Small business owners tend to become so caught up in day-to-day activities that they find it difficult to plan for the future. Succession planning should be part of every company’s strategy from the day they open their doors, but most entrepreneurs don’t plan their exit strategy more than a few months ahead. Here is an interview on succession planning conducted with TJ Van Voorhees, one of the co-founders of Pacific Crest Group, who has helped a number of client companies with their exit strategy:
Q. So how long in advance should a typical small business start its succession planning?
The earlier they start planning the more successful they will be. A lot of succession planning revolves around financial structure and tax strategies, and they take time to implement. Unfortunately, 95 percent of small business owners decide they want to sell within a few months and they don’t have enough time to prepare.
Q. Entrepreneurs tend to make themselves an integral part of their operation. How long does it take for them to wean themselves from “indispensability”? What are some of the steps you need to consider?
If a business owner wants to wean themselves from being the focal point of their business it requires more than a few weeks. It can take years. However, it’s essential to implementing a successful handoff.
If you are a small business owner delivering services, for example, you need to consider how you can extract yourself as the central source delivering those services. Are you acting as a technician so no one else can do the job? If a process is dependent on you, how do you turn that process into a system that you can transfer to someone else? If it’s a strategic function, then it’s not dependent on you and you have a saleable asset. But if you are working 80 hours a week and you’re not doing business development, then you need to systematize your business. If you can take five weeks off and the business runs without you, then you are looking at a turnkey business you can sell or transfer.
Q. When you are planning to sell your business, what’s the difference between an investment and a strategic purchase?
I can give you a real simple example of an investment purchase. If you have $1 million and you put that in the bank at 5 percent interest you will earn $50,000 in a year. If you were to sell your business for $1 million, then it needs to earn more than you would get from a safe investment like a bank. If you buy a business, you want to be able to recoup your money in three to four years.
When valuing your business, you want to make your money back at three to five times EBITDA (earnings before interest, taxes, depreciation, and amortization). For example, if you make $1 million in revenue and $300,000 in EBITDA profit, then your business is worth about $900,000.
Q. What about technology and other businesses with unusual valuations?
Those are often good examples of a strategic purchase. Say I am a medical component manufacturer and I have $100 million in products that I manufacture. Someone comes to me with a new design for a mechanical heart valve. If I can add that business to my manufacturing company without any of the overhead then I can add that product line to my existing line. That’s a strategic purchase and the value would be calculated differently.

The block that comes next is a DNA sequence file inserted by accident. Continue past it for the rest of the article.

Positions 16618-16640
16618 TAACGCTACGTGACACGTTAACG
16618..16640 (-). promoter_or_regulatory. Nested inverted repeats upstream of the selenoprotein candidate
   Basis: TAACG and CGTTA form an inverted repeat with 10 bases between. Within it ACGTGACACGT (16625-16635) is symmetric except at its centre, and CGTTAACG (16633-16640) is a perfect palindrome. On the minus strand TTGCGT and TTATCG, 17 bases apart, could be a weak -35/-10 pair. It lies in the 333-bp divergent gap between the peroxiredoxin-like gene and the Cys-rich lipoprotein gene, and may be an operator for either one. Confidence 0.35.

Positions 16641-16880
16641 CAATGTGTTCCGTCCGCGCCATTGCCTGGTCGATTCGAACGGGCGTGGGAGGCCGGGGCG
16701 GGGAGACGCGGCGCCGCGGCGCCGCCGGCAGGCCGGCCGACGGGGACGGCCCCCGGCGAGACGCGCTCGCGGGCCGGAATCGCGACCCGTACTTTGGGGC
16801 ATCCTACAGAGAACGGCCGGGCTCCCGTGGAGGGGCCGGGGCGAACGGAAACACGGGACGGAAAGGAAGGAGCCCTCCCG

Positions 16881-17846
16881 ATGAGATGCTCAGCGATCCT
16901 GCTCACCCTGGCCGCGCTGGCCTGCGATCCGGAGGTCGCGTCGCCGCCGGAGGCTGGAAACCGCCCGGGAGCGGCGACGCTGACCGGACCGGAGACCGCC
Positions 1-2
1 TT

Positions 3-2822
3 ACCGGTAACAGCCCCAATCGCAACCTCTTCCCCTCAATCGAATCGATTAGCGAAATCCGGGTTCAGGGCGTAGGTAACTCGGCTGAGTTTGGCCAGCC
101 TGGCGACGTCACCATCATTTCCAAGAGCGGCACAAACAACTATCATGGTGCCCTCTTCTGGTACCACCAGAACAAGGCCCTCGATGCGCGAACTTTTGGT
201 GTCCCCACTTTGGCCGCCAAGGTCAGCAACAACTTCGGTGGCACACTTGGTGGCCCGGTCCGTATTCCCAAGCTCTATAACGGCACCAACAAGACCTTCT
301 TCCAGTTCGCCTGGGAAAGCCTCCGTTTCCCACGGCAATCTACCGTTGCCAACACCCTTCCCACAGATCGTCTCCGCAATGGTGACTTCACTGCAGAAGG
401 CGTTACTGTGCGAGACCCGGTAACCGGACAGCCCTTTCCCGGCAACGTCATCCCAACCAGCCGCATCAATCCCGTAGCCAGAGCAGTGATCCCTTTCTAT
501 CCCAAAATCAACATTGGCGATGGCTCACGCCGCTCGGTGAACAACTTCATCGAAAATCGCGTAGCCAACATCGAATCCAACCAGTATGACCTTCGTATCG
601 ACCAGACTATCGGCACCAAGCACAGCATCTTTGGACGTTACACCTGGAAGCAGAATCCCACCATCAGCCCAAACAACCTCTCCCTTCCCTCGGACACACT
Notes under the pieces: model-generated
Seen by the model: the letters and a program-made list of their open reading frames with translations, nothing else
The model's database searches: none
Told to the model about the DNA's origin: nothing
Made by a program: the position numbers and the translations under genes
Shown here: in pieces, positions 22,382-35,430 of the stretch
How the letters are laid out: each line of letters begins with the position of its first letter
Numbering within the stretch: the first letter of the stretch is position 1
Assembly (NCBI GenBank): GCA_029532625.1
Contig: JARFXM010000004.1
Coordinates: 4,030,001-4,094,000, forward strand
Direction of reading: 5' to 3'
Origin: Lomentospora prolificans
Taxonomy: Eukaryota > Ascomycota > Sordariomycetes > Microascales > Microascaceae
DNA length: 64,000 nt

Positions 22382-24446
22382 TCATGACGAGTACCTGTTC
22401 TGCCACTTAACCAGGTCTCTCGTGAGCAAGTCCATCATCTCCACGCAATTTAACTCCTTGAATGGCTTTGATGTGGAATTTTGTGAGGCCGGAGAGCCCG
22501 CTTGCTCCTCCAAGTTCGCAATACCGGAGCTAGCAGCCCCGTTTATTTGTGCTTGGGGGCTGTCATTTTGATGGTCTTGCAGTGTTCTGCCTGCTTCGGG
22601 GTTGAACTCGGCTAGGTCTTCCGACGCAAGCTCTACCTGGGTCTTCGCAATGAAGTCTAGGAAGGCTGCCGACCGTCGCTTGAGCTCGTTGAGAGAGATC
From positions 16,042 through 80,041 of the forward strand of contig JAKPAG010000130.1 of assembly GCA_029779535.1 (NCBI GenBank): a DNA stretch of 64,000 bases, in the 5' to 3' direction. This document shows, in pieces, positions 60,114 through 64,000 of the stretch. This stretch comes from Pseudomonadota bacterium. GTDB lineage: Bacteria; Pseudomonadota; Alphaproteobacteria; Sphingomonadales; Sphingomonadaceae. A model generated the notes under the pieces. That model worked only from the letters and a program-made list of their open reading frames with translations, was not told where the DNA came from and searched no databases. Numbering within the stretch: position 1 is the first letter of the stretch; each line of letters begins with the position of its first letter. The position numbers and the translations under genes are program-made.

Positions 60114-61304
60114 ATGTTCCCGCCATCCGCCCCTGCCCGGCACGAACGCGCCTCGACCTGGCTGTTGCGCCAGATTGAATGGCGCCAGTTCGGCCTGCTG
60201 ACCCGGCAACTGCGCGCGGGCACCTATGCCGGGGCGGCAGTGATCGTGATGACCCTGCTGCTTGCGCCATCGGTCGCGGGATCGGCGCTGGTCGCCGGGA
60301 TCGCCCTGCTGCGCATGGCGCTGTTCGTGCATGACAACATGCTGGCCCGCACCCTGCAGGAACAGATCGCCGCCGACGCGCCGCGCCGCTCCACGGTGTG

Q. What about key employees? How do you determine who is a corporate asset?
If you have an employee with exceptional cultural value, a high performer in their sales and marketing skills, or someone who provides the type of leadership that allows you to be less involved, they are key employees. A key employee helps keep the machine running so you don’t have to be there. This is different from someone who holds you over a barrel, such as an accountant who is too secretive. You can lock in key employees with benefits, a stock ownership plan, and other benefits. As part of your succession plan, you should sell the transition strategy to your key employees.
Q. How far can you go with the concept of systems not process, or process and not people as part of your succession strategy?
All the way! That doesn’t mean you don’t need people to run the systems, but every process should have a system around it. Even your most skilled people, such as the MBA in finance, needs a system to efficiently deliver the services. The CFOs who work for our client companies are highly trained individuals, but they deliver a highly repeatable process. We know every CFO will have a budget, objectives, cash flow statements, and other deliverables as part of the system.
Q. How important is the concept of intellectual property in terms of succession planning?
It varies by industry. For example, IP can be the policies and procedures that document your systems. If you buy an accounting firm and the accountants leave, then the IP goes with them. If you document everything and capture the accounting information and procedures as part of your systems, then it becomes a transferrable asset.
Q. What about your own bookkeeping? Many entrepreneurs tend to mix their personal and business finances. Is that a problem for succession planning?
If you have a corporation that is not run as a corporation then that’s a risk management issue. For example, if there are personal expenses or non-deductible items mixed in the company books, then the buyer is assuming IRS risk and exposure.
You need to look at your books and take forward-looking action immediately. Of course, it’s easy to make corrections moving forward, but most buyers are going to look at the last three years, if not the last five years. That’s why it’s important to use good GAAP and accounting practices.